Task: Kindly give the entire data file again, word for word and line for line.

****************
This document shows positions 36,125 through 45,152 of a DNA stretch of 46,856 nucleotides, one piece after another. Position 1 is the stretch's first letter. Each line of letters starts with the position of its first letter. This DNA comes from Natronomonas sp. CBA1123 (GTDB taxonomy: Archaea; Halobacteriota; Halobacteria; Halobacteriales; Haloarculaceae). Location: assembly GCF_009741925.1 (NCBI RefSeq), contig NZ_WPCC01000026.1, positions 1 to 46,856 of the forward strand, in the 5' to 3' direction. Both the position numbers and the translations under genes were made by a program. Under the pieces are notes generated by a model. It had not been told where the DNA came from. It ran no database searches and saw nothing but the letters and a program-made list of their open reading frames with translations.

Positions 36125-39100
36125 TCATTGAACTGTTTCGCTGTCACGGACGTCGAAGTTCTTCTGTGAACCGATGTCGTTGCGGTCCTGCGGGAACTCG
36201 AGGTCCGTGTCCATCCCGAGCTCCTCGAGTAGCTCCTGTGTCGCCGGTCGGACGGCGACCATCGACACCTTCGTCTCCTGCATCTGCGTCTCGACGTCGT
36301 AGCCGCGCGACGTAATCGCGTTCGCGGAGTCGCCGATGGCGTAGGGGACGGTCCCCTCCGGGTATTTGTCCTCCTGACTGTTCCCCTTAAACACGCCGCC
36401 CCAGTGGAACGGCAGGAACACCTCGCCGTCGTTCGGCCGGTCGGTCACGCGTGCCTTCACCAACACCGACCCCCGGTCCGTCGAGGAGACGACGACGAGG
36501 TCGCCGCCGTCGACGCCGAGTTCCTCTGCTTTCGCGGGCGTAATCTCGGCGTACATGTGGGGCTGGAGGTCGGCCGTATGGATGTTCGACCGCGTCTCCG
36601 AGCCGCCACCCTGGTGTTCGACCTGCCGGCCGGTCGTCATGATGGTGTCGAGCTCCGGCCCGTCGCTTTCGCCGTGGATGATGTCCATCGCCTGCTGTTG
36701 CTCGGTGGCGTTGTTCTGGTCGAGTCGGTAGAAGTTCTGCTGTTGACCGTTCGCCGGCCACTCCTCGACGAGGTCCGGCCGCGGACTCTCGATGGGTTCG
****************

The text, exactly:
This document shows positions 36,125 through 45,152 of a DNA stretch of 46,856 nucleotides, one piece after another. Position 1 is the stretch's first letter. Each line of letters starts with the position of its first letter. This DNA comes from Natronomonas sp. CBA1123 (GTDB taxonomy: Archaea; Halobacteriota; Halobacteria; Halobacteriales; Haloarculaceae). Location: assembly GCF_009741925.1 (NCBI RefSeq), contig NZ_WPCC01000026.1, positions 1 to 46,856 of the forward strand, in the 5' to 3' direction. Both the position numbers and the translations under genes were made by a program. Under the pieces are notes generated by a model. It had not been told where the DNA came from. It ran no database searches and saw nothing but the letters and a program-made list of their open reading frames with translations.

Positions 36125-39100
36125 TCATTGAACTGTTTCGCTGTCACGGACGTCGAAGTTCTTCTGTGAACCGATGTCGTTGCGGTCCTGCGGGAACTCG
36201 AGGTCCGTGTCCATCCCGAGCTCCTCGAGTAGCTCCTGTGTCGCCGGTCGGACGGCGACCATCGACACCTTCGTCTCCTGCATCTGCGTCTCGACGTCGT
36301 AGCCGCGCGACGTAATCGCGTTCGCGGAGTCGCCGATGGCGTAGGGGACGGTCCCCTCCGGGTATTTGTCCTCCTGACTGTTCCCCTTAAACACGCCGCC
36401 CCAGTGGAACGGCAGGAACACCTCGCCGTCGTTCGGCCGGTCGGTCACGCGTGCCTTCACCAACACCGACCCCCGGTCCGTCGAGGAGACGACGACGAGG
36501 TCGCCGCCGTCGACGCCGAGTTCCTCTGCTTTCGCGGGCGTAATCTCGGCGTACATGTGGGGCTGGAGGTCGGCCGTATGGATGTTCGACCGCGTCTCCG
36601 AGCCGCCACCCTGGTGTTCGACCTGCCGGCCGGTCGTCATGATGGTGTCGAGCTCCGGCCCGTCGCTTTCGCCGTGGATGATGTCCATCGCCTGCTGTTG
36701 CTCGGTGGCGTTGTTCTGGTCGAGTCGGTAGAAGTTCTGCTGTTGACCGTTCGCCGGCCACTCCTCGACGAGGTCCGGCCGCGGACTCTCGATGGGTTCG